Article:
# Introduction to the FFT

## Motivation

The discrete Fourier transform (DFT) is a transformation that converts a signal from its original domain (e.g., time or space) into a frequency domain. The DFT has widespread applicability (e.g., data compression, filtering, partial differential equations, etc.). However, if the DFT is computed naively, the amount of work required to transform a signal with $n$ elements is $O(n^2)$ FLOPs.

A fast Fourier transform (FFT) is any one of a family of algorithms that can compute the DFT in $O(n \lg n)$ FLOPs. The widespread adoption of the DFT is, without a doubt, due to the FFT.

This article introduces the theory of the DFT and FFT and gives some examples in Python.

## Notation

$i$ denotes the imaginary unit. The complex conjugate of a complex number $z$ is denoted $z^\dagger$.

Throughout, this article, we fix our choice of $n$ and work with the complex vector space $\mathbb{C}^n$. When the vector space is not made explicit in writing, it should be assumed that it is this one. The conjugate transpose $\boldsymbol{z}^\mathrm{H}$ of a complex vector or matrix $\boldsymbol{z}$ is obtained by taking the ordinary transpose and conjugating each entry. An inner product is obtained by defining $\langle \boldsymbol{u}, \boldsymbol{v} \rangle = \boldsymbol{v}^{\mathrm{H}} \boldsymbol{u}$. The induced norm is $|\boldsymbol{u}| = \sqrt{\langle \boldsymbol{u}, \boldsymbol{u} \rangle}$.

The Kronecker delta $\delta_{jj^\prime}$ is defined to be one whenever $j = j^\prime$ and zero otherwise.

## Discrete Fourier Transform

### Roots of unity

**Definition (Roots of unity).**
A complex number $z$ satisfying $z^n = 1$ is called an $n$-th root of unity.

**Lemma.**
If $z$ is an $n$-th root of unity, so too is $z^u$ for any complex number $u$.

*Proof*.
$z^u = (z^u)^n = z^{nu} = (z^n)^u = 1^u = 1.$

For the remainder, let $\omega = \exp(-2 \pi i / n)$.

**Corollary.**
$\omega^0, \ldots, \omega^{n - 1}$ are the only $n$-th roots of unity.

*Proof*.
It’s readily verified by direct computation that $\omega^0, \ldots, \omega^{n - 1}$ are distinct $n$-th roots of unity.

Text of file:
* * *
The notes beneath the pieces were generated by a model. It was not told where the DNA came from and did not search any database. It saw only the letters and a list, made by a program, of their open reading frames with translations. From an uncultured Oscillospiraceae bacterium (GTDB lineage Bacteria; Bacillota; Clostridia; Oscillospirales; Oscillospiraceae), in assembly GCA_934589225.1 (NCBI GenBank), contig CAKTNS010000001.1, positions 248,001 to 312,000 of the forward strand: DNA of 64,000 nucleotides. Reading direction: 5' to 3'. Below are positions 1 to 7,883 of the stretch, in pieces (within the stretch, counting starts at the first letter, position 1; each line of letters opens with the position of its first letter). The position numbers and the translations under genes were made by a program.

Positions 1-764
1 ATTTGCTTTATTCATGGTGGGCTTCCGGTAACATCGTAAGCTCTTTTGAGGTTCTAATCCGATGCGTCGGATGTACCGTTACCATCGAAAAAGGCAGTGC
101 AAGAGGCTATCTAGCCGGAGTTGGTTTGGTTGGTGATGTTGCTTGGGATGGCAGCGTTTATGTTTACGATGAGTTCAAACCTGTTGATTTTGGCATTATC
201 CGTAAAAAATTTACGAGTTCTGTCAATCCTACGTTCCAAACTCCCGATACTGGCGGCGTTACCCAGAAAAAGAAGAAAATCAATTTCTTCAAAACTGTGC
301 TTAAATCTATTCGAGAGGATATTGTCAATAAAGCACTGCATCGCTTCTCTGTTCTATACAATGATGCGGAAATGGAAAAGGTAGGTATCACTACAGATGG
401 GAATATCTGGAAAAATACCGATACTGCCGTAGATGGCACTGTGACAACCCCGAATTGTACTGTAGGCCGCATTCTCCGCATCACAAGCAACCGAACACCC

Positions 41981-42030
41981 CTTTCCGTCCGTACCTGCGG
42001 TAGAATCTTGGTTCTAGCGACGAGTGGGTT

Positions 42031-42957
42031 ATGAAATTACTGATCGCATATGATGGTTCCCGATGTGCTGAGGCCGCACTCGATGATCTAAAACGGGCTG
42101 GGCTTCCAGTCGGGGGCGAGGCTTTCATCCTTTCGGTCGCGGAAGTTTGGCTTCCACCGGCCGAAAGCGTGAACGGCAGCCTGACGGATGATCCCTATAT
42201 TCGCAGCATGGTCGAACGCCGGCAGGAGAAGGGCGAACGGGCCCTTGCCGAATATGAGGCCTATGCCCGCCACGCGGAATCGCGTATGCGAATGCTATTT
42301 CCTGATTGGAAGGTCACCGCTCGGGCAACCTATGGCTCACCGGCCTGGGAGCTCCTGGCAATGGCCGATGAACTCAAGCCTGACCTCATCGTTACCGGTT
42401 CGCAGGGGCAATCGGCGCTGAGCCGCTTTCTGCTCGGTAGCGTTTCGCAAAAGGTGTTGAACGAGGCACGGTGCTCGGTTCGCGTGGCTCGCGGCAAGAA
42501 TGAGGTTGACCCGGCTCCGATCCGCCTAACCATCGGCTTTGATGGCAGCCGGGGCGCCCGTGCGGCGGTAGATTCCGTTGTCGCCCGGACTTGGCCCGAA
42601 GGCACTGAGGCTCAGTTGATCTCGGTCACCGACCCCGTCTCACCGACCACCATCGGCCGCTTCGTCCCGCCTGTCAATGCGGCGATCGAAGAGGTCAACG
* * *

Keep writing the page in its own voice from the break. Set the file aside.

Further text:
Uniqueness follows from the fundamental theorem of algebra applied to $z^n - 1$.

**Lemma.**
Let $n$ be a positive integer and $z \neq 1$ be an $n$-th root of unity.
Then $z^0 + \cdots + z^{n - 1} = 0$.

*Proof*.
The sum is a (finite) geometric series and hence $(1 - z) (z^0 + \cdots + z^{n - 1}) = 1 - z^n$, from which the desired result follows.

### Forward and inverse transforms

**Theorem.**
Let

Then, the vectors $\boldsymbol{f}^{(0)}, \ldots, \boldsymbol{f}^{(n - 1)}$ form an orthonormal basis for $\mathbb{C}^n$.

*Proof*.
Let $j$ and $j^\prime$ be nonnegative integers strictly smaller than $n$.
By the previous lemma,

as desired.

The above establishes that the matrix $F$ whose rows are $\boldsymbol{f}^{(0)}, \ldots, \boldsymbol{f}^{(n - 1)}$ is unitary.
The matrix $F$ is called the *forward transform*.
Because this matrix is unitary, its conjugate transpose $F^{\mathrm{H}}$ is its inverse.
As such, we call the conjugate transpose the *inverse transform*.

*Remark*.
In the above, we used the scaling factor $n^{-1 / 2}$ to ensure that the matrix F was unitary, simplifying mathematical discussion.
The NumPy definitions of forward and inverse transforms do not use the same scaling factor (in particular, `numpy.fft.fft`

uses $n^{1 / 2} F$ and hence the corresponding inverse transform `numpy.fft.ifft`

uses $n^{-1 / 2} F^\mathrm{H}$ to ensure that the two functions are inverses of one another).
Software libraries have their own conventions when it comes to the scaling factors for forward and inverse transforms, so it’s best to proceed carefully!

For the remainder, we employ the convention that if $\boldsymbol{z}$ is a vector, then the uppercase symbol $\boldsymbol{Z}$ is its forward transform. That is, $\boldsymbol{Z} = F \boldsymbol{z}$.

### Some immediate results

**Theroem (Plancherel theorem).**
Let $\boldsymbol{u}$ and $\boldsymbol{v}$ be vectors.
Then, $\langle \boldsymbol{u}, \boldsymbol{v} \rangle = \langle \boldsymbol{U}, \boldsymbol{V} \rangle$.

*Proof*.
$\langle \boldsymbol{U}, \boldsymbol{V} \rangle = \langle F \boldsymbol{v}, F \boldsymbol{v} \rangle = \boldsymbol{v}^{\mathrm{H}} F^{\mathrm{H}} F \boldsymbol{u} = \boldsymbol{v}^{\mathrm{H}} \boldsymbol{u} = \langle \boldsymbol{u}, \boldsymbol{v} \rangle$.

**Corollary (Parseval’s theorem).**
Let $\boldsymbol{u}$ be a vector. Then, $|\boldsymbol{u}| = |\boldsymbol{U}|$.

The above result simply states that the original vector and its transform have the same Euclidean norm.

### Convolution

For integers $a$ and $b$ with $b$ nonnegative, denote $a \% b$ the least nonnegative residue of $a$ modulo $b$ (i.e., the usual definition of the operator `%`

in many programming languages).
For a vector $\boldsymbol{u}$ with $n$ entries, we introduce the indexing convention $z_j = z_{j \% n}$ whenever $j$ is negative or at least as large $n$.

**Definition (Circular convolution).**
The circular convolution of vectors $\boldsymbol{u}$ and $\boldsymbol{v}$ is a vector $\boldsymbol{u} \star \boldsymbol{v}$ with entries $(\boldsymbol{u} \star \boldsymbol{v})*j = u_0 v*{j - 0} + \cdots + u_{n - 1} v_{j - (n - 1)}$.

Denote by $\odot$ the element-wise product.

**Theorem (Convolution theorem).**
Let $\boldsymbol{u}$ and $\boldsymbol{v}$ be vectors.